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Which Brand of Batteries Is Stronger or Lasts Longer?

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Talk It Over

Some brands of batteries advertise that they are stronger or last longer than other brands. How can you test their claim?

Get

  • 2 identical flashlights with new bulbs
  • 2 different brands of batteries, new, of the right size for the flashlights
  • Large, felt-tip marker
  • Electrical tester*
  • Watch or clock
  • Sunprint Kit (optional for "Go Far")*

Go

  1. Start this experiment in the morning, so you can work on it all day if you need to. Make sure all your batteries are new and fresh. Check the expiration dates printed on the packages.
  2. Using the marker, put a letter on the side of each battery. Letter them A, B, C, D, and so on.
  3. Following the manufacturer's directions for the electrical tester, check the output of each battery. Record the numbers in a table.
  4. Load the batteries in the flashlights, using a different brand for each flashlight. Note the letters on the batteries you put in each flashlight and the order you put them in (because most flashlights require more than one battery).
  5. Switch on the flashlights and note the time. Allow them to burn for 30 minutes.
  6. Turn off the flashlights. Remove the batteries and test each with the electrical tester. Record the time and the reading.
  7. Return the batteries to their same flashlights and same positions. Let them burn for another 30 minutes. Then turn off, remove, remeasure, and reload. Keep doing this every 30 minutes for several hours.

Stay Safe

The batteries can't hurt you. The amount of electricity they discharge is too small. Flashlights' bulbs can, however, get hot. Pick up flashlights only by their handles.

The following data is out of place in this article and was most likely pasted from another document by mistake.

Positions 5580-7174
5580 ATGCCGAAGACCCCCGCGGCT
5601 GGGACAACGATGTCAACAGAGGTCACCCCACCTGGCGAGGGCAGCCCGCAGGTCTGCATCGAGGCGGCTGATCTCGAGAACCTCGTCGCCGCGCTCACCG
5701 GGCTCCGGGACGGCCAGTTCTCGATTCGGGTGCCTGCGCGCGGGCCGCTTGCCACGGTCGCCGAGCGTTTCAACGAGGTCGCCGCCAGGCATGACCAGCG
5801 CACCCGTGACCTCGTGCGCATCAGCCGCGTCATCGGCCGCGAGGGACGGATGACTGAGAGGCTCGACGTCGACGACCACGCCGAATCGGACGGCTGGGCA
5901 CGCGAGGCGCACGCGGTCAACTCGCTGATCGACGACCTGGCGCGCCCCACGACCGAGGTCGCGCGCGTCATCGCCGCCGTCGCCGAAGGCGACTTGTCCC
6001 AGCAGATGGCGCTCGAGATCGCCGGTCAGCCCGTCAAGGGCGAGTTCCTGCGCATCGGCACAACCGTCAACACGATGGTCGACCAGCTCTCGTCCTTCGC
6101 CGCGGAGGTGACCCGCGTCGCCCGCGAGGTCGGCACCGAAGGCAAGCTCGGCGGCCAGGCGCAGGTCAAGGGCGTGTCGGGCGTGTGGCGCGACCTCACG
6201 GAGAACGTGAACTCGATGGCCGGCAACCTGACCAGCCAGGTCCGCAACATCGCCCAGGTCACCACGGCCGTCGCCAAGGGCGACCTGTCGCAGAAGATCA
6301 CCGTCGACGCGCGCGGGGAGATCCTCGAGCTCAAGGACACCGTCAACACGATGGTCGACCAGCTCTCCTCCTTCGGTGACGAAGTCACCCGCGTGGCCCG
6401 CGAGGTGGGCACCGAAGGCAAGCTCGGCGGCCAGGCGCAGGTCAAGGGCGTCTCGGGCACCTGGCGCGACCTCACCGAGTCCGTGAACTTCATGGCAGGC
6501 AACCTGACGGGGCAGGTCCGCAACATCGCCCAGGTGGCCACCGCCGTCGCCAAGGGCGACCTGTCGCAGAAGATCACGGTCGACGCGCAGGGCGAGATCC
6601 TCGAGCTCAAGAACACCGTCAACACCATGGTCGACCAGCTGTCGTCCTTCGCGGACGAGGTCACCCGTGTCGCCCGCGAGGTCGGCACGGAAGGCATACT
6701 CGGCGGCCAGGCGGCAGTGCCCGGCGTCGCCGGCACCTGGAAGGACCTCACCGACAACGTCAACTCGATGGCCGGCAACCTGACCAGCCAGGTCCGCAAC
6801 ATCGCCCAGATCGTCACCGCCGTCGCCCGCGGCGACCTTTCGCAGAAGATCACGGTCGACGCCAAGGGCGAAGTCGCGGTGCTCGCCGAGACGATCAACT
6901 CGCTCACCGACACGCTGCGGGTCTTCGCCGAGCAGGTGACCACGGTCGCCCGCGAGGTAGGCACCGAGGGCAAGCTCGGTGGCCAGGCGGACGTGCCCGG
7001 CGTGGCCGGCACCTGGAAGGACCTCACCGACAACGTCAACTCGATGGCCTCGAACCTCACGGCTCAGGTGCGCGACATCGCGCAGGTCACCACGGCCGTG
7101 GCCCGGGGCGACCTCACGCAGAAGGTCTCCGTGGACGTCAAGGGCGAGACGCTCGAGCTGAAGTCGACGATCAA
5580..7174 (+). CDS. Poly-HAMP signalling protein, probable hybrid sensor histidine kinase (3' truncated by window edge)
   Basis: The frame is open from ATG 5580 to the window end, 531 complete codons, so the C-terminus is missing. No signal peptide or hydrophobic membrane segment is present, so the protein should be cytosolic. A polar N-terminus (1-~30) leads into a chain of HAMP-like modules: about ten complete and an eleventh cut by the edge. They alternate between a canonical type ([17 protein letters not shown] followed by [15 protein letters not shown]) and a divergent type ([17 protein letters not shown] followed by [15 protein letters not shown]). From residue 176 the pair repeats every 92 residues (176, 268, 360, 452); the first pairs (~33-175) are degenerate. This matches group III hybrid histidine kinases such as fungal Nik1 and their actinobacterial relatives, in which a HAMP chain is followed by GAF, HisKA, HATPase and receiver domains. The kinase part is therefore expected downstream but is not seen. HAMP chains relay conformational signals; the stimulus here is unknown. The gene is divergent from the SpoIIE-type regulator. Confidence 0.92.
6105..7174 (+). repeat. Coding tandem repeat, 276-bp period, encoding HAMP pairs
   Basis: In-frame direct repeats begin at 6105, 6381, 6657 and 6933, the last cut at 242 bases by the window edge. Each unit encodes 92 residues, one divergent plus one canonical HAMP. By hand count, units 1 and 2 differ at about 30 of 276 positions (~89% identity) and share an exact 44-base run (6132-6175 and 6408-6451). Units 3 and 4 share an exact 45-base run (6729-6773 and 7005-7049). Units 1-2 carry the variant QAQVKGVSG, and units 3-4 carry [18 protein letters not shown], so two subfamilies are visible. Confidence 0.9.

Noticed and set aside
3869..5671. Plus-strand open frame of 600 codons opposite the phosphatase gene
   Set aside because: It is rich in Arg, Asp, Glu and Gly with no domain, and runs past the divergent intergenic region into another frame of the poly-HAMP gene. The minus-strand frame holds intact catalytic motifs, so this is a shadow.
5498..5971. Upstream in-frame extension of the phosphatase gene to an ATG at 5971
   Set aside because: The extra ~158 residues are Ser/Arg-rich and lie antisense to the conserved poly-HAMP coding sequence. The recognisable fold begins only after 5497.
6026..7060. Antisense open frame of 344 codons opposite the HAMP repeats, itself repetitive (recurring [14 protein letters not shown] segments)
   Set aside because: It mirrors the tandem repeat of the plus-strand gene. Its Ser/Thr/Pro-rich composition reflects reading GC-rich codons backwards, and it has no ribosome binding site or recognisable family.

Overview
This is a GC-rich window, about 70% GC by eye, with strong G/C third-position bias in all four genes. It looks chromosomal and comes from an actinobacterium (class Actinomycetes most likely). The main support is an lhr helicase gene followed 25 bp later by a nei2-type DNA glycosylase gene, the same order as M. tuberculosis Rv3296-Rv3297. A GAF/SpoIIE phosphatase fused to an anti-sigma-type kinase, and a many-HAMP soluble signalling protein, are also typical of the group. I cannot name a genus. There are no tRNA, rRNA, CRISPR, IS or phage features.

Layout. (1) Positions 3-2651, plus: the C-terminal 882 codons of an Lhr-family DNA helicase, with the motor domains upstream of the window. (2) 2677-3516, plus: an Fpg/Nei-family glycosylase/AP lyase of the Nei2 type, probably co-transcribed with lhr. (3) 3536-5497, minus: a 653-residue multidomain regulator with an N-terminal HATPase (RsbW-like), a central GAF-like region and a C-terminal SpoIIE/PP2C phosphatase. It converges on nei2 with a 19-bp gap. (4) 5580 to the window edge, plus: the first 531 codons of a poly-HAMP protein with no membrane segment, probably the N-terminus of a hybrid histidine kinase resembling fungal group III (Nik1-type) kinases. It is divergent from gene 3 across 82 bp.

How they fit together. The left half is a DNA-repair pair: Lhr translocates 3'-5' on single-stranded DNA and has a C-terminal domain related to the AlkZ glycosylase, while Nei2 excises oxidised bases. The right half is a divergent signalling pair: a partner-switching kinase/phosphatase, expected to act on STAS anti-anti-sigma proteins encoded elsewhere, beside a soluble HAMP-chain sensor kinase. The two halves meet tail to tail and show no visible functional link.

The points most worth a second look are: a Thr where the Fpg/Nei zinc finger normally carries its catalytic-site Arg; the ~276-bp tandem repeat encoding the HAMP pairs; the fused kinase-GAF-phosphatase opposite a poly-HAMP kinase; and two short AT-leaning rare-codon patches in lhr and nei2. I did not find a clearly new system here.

Go Easy

The "Go" procedure will work for you.

Go Far

Use the "Go" procedure to test several different brands. Test each brand three times and average your results.

You can improve your project with pictures that show differences in the intensity of the lights at different times. If, for example, you notice that 1 light is looking dimmer than another at 11:30 a.m., do this:

  1. Turn off the flashlights.
  2. On a table close to a wall, place the flashlights at least 60 cm (2 feet) apart.
  3. In front of each flashlight, tape to the wall a piece of light-sensitive paper from a Sunprint Kit*.
  4. Move the flashlights close to the paper. Their light should be no more than 1 cm (less than ½ inch) from the wall.
  5. Turn the flashlights on. Let them shine on the paper for 30 minutes or more. (You may need to try this several times, using more or less time. The time depends on how bright the lights are.)
  6. Process the photosensitive paper in water as the package directs.
  7. The brighter the light, the darker the circle that appears on the paper.
  8. To get numbers that will allow you to compare the lights, make a black-and-white photocopy of your papers. (Set the copy machine to make a light copy.) Then find the numbers on your grayscale (See "How to Make a Grayscale" in Part III) that most closely match the dark spots your flashlights made on the paper. The higher the number, the brighter the light was.
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